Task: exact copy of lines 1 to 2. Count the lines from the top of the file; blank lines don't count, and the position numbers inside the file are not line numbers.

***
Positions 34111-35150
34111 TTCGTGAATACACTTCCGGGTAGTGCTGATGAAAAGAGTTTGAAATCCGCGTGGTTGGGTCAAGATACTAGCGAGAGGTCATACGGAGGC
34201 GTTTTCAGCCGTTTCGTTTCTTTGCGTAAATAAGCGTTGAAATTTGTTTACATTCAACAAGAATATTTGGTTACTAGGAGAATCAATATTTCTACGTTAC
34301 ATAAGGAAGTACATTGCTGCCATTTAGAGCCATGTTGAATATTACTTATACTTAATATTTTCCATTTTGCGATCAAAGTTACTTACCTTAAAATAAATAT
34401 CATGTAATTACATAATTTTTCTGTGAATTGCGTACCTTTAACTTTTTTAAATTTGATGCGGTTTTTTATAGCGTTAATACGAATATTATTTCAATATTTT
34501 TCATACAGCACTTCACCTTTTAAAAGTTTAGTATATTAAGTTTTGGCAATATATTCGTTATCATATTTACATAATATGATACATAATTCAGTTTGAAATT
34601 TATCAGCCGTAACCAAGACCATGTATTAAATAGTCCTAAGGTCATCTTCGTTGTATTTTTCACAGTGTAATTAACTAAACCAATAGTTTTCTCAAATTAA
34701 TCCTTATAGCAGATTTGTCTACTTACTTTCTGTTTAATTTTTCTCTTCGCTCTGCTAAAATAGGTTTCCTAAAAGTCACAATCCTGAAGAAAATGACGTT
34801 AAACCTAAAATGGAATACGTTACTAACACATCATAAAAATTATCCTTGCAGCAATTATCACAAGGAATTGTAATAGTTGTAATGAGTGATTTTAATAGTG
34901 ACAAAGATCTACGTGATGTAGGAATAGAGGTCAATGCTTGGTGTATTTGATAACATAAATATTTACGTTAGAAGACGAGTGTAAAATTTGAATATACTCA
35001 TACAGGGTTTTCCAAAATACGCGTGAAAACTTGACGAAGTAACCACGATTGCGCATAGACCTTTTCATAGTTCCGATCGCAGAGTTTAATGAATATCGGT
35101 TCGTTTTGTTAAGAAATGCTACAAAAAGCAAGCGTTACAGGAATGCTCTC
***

Positions 34111-35150
34111 TTCGTGAATACACTTCCGGGTAGTGCTGATGAAAAGAGTTTGAAATCCGCGTGGTTGGGTCAAGATACTAGCGAGAGGTCATACGGAGGC